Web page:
The Metamorphosis, Fart Edition

When she was away (brief as those periods were), he could no longer suppress his urge. His near fetish for farting. It was as though gassing was the only literal release he could get in this life as a result of working as a bureaucrat, forced to remain strait-laced and terse all the day long in the face of angry, verging on violent people who viewed him as the gatekeeper standing in between the government and getting what they wanted from it. There was a time when Gaspar (an appropriate name considering his farting propensities) could let it rip freely once he arrived to the quiet confines of his apartment in Neukölln, where he lived in general squalor in the hours between work and sleep. He had never hoped or even dreamed of meeting a woman that might love him, or simply one who could tolerate him for more than a transactional exchange. 

He had been aware of his lack of appeal to most others from an early age. Starting at around six years old, he could palpably notice that he was more unsightly than the other children, rarely asked to join in on any activities or invited to people’s houses after school unless their parents forced them to out of charity–pity, really–for his mother, whom everyone knew had been abandoned by his father to raise him on her own while working two jobs to do so. Gaspar never asked any questions about what these two jobs were, somehow knowing there was something sinister afoot behind the scenes. It was when she was arrested for prostitution once Gaspar reached the age of ten that he knew whatever he did for a living in the future would be completely to the letter. By the book. Law-abiding as it could get. Of course, there was nothing more “law-abiding” (despite being against nature) than a bureaucrat, and Gaspar certainly made the most out of being as vexingly stoic and unmoved as possible. That is, until the day Fanny walked into the place.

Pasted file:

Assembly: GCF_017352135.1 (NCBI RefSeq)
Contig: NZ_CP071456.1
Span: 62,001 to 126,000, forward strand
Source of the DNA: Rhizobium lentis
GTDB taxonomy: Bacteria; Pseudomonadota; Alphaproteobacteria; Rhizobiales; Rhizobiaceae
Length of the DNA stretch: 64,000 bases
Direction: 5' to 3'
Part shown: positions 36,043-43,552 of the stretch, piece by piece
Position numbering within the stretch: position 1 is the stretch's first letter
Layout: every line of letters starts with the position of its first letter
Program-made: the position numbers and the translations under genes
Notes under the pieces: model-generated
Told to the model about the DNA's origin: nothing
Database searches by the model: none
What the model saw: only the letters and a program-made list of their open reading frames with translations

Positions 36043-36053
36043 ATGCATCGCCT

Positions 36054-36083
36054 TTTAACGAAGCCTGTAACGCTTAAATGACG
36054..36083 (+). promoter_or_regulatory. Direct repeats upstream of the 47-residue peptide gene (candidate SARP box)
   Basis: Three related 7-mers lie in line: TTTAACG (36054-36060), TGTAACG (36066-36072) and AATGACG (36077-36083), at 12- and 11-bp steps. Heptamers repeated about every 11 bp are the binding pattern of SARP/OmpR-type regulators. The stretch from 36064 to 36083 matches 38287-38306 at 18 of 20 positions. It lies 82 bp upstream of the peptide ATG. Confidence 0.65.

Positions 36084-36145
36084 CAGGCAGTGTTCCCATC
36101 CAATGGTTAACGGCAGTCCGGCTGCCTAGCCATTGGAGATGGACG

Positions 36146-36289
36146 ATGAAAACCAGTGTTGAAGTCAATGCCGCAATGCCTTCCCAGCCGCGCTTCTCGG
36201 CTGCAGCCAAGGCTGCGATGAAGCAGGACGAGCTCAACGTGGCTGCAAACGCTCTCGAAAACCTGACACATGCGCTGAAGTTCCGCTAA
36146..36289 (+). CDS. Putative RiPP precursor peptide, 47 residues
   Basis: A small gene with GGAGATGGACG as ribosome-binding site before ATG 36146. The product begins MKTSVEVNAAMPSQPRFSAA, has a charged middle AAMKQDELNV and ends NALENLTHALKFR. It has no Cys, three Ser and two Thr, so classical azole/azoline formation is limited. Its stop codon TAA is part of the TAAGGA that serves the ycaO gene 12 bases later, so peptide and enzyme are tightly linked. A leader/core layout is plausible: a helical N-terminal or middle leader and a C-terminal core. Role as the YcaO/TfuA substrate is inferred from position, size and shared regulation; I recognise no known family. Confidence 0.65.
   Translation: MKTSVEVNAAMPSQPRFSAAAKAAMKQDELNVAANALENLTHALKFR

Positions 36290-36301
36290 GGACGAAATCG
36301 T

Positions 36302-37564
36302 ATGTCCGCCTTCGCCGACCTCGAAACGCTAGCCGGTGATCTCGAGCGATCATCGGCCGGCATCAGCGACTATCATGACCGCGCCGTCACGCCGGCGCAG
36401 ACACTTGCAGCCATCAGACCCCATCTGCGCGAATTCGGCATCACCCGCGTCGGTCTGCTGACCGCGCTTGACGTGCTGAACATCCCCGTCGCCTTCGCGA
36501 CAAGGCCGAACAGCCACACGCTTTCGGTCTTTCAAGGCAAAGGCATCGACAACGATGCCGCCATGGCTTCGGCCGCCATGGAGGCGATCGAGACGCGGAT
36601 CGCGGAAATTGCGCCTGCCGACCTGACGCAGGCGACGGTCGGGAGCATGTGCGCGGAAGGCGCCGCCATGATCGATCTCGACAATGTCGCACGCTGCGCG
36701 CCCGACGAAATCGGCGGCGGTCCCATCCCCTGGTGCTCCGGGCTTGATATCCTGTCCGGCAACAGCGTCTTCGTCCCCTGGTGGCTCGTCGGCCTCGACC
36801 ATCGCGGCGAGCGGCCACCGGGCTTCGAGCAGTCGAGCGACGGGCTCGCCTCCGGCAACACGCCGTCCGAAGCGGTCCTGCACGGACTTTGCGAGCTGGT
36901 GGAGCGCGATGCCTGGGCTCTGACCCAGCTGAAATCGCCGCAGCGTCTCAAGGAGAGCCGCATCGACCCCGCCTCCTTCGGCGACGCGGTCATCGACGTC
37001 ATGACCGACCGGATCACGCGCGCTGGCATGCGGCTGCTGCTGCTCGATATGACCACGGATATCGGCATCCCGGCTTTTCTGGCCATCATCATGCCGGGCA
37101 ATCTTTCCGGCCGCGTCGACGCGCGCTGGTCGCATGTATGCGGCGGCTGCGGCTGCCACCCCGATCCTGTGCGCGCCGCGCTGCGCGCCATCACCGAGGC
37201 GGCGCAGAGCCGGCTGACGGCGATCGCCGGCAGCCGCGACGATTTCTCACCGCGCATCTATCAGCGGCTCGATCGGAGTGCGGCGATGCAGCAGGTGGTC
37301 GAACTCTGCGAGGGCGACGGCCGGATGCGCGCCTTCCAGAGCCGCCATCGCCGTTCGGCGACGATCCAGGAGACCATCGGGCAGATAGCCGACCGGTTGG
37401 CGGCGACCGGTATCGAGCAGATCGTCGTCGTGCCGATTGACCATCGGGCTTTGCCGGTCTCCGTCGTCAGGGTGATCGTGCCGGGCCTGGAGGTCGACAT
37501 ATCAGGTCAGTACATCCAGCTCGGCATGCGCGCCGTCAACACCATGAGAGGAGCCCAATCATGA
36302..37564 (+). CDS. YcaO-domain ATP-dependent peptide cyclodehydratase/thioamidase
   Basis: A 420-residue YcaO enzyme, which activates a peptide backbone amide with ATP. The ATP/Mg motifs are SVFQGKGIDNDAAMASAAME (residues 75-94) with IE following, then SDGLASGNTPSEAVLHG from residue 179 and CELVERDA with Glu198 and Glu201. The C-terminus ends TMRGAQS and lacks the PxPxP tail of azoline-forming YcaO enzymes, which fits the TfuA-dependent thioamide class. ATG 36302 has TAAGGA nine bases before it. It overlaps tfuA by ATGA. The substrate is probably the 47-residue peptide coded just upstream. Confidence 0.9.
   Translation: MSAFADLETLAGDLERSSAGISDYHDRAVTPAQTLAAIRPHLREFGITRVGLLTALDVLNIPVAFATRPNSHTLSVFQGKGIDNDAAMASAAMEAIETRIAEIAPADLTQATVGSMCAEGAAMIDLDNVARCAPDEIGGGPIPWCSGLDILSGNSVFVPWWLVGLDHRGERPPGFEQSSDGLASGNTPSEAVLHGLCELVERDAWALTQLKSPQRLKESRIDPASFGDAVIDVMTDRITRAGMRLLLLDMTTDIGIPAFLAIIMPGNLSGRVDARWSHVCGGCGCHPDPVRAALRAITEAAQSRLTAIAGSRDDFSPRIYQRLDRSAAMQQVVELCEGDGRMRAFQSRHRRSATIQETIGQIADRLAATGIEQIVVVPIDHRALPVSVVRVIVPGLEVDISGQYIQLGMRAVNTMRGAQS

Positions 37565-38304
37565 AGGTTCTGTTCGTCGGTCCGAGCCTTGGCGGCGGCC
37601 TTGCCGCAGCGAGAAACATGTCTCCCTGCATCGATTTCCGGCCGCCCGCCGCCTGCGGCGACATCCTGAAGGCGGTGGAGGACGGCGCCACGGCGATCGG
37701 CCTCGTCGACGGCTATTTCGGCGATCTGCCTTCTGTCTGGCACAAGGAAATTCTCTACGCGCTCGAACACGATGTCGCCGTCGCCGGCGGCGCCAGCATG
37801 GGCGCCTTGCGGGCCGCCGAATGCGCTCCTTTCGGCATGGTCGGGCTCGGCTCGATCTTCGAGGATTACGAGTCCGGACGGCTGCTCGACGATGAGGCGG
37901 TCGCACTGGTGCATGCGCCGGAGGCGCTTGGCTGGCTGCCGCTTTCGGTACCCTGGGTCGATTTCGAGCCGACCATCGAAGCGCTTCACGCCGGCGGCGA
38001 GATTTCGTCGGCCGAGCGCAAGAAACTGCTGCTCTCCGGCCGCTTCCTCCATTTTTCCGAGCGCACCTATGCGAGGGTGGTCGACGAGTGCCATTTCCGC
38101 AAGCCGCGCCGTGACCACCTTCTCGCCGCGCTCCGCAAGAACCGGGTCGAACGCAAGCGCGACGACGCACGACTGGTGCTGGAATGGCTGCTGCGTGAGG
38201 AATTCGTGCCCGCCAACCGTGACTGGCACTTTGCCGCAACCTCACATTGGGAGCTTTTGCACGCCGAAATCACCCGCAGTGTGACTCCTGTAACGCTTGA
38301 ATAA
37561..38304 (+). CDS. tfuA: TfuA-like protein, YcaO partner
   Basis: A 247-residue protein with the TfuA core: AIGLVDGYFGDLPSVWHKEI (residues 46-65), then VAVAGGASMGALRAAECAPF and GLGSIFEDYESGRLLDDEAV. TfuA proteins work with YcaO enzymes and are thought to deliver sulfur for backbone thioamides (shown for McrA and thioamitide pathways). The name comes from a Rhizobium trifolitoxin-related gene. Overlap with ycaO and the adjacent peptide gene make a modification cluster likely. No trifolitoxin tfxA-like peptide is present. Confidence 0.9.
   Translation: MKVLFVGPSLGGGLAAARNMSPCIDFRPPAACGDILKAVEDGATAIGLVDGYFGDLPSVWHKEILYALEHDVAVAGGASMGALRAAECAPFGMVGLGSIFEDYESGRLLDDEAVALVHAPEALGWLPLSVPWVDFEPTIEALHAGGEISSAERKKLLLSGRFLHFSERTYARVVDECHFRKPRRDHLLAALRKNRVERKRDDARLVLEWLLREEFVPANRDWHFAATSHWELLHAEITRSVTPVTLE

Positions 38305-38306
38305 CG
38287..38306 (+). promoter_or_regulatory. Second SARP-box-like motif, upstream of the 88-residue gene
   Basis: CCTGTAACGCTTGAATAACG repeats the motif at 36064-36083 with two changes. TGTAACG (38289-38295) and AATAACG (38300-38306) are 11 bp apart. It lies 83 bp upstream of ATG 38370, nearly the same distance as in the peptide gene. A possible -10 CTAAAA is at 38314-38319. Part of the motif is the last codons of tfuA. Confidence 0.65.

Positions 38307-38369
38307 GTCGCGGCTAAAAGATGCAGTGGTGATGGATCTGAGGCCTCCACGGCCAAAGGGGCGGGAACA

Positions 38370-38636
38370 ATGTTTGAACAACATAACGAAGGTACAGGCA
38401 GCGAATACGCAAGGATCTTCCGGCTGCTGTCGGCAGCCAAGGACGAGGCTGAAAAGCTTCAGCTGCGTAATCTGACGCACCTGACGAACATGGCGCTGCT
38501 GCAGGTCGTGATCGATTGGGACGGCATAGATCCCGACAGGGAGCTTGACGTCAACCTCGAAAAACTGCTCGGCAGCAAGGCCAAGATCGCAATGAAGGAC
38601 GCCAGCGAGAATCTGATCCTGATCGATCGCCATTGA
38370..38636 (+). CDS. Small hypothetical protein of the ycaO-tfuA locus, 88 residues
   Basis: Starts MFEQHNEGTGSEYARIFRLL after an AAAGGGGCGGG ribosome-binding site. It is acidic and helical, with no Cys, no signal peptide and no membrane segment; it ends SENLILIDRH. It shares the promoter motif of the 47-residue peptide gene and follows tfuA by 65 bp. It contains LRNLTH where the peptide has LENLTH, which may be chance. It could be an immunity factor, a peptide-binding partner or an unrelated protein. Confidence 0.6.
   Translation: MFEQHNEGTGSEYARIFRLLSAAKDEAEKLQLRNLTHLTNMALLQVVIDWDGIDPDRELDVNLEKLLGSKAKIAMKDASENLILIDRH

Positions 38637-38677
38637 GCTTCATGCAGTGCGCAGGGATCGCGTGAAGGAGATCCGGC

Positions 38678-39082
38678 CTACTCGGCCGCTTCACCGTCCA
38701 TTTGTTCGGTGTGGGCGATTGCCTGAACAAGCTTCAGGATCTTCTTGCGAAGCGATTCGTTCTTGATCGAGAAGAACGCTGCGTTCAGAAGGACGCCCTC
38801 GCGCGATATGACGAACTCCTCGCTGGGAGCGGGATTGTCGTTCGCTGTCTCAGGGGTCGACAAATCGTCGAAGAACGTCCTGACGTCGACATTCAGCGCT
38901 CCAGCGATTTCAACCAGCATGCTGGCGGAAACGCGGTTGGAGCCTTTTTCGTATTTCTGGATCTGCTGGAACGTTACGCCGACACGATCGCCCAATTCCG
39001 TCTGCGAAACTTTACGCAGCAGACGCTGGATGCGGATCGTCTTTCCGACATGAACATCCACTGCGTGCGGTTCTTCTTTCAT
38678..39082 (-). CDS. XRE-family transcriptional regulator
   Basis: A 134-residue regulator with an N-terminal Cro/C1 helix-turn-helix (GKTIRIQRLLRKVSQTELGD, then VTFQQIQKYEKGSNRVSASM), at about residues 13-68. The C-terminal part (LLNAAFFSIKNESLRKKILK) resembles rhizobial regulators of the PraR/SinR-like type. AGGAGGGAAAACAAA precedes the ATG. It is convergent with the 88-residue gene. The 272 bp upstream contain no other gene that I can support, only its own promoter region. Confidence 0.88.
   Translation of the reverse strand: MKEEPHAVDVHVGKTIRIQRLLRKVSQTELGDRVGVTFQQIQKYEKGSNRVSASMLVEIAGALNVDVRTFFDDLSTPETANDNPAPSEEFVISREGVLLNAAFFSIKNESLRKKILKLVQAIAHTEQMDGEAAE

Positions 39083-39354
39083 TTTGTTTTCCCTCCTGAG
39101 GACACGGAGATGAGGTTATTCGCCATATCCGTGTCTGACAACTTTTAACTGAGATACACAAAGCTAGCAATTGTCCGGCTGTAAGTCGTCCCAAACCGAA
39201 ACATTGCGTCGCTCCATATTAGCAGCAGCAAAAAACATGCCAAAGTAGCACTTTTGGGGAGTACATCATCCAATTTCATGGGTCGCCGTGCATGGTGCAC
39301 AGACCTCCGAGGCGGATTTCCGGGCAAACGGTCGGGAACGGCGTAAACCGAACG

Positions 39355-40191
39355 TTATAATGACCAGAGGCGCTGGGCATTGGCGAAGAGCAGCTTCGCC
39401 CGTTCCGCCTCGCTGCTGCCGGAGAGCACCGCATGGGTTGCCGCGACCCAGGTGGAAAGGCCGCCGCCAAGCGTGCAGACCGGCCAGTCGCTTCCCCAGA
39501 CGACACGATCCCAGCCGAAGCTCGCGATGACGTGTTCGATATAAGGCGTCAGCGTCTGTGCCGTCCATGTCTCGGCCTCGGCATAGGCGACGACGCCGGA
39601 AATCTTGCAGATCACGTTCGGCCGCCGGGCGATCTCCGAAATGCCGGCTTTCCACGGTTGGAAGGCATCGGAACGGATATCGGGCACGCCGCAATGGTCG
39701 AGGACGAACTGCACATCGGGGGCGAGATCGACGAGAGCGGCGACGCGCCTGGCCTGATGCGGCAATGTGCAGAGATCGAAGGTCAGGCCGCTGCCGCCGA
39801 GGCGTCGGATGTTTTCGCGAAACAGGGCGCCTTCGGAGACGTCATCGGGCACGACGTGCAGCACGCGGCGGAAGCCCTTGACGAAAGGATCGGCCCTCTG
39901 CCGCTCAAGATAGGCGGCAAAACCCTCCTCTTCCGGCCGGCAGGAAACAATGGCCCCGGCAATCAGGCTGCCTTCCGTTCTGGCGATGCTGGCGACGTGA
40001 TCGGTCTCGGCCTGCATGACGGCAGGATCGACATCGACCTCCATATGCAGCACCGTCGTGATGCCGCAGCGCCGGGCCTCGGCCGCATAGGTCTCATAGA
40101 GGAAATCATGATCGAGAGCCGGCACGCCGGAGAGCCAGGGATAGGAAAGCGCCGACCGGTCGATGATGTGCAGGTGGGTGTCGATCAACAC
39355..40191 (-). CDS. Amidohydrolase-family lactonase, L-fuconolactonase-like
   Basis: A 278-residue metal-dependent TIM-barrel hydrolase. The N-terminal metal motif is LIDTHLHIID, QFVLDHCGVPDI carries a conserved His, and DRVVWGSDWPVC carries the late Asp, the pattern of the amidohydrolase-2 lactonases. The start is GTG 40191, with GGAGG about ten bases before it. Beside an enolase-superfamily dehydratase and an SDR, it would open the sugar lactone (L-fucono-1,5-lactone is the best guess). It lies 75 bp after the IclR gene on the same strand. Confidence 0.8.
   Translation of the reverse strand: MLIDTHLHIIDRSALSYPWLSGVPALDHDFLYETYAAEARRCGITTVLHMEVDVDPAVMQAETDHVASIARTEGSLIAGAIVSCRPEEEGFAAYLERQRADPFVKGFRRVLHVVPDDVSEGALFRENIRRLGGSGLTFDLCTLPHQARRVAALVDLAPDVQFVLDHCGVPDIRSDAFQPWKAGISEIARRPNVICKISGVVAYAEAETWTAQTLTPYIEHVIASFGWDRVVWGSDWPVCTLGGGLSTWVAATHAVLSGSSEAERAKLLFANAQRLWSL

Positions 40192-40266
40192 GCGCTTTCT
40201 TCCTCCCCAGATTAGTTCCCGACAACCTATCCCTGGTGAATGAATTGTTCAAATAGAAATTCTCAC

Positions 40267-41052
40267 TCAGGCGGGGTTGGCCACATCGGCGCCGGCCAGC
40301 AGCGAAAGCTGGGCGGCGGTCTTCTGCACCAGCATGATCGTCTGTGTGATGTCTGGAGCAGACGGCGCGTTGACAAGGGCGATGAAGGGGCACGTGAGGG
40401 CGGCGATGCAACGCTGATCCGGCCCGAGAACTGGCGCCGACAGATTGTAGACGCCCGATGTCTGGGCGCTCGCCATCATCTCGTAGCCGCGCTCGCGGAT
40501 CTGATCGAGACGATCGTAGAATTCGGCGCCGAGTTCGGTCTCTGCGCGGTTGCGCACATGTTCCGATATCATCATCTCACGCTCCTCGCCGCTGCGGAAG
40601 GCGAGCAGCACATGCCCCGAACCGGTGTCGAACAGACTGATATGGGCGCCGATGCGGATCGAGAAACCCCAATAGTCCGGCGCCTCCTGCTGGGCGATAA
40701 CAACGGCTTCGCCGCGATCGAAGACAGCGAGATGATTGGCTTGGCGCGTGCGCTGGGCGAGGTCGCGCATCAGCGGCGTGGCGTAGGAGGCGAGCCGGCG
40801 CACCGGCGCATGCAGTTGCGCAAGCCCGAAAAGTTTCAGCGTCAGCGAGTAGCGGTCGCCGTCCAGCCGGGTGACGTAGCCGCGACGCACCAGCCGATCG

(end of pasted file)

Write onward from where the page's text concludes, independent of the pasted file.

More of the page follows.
That’s right, her name was Fanny. The most perfect match for a man who liked to fart named Gaspar. Indeed, he could feel a gas leak coming on as she approached, perhaps something about the mere sight of her stimulating him. She with her blonde, cascading locks topped by something like an Easter hat, with a floral print dress and white pumps with not too sluttish in height of a heel. There was something simultaneously virginal and coquettish about her that really did it for Gaspar, who had inherently despised any woman who showed too much skin thanks to his mother’s ex-profession. His ex-mother, that is. For he disowned her after the humiliation she had caused him.

A humiliation that forced him to become a ward of the state until he at last reached the legal age of “adulthood,” though Gaspar could sense he became one the instant they cuffed his matriarch, any remaining innocence left in him being stamped out at the sight of this, apprehended as he was walking back from school with Friedrich, one of the more well-liked boys at school that Gaspar had somehow managed to charm enough that day to get him to accompany him on the road back to their neighborhood. But any chance of his social acceptance was ruined the second his mother appeared before them… like that. Ravaged, eyeliner smeared, dress ripped, heels not properly on–likely because she had been rushed out of the room. The bedroom. Gaspar despised her forever in that instant, turning off all affection for women as a result. Until now, at the sight of Fanny.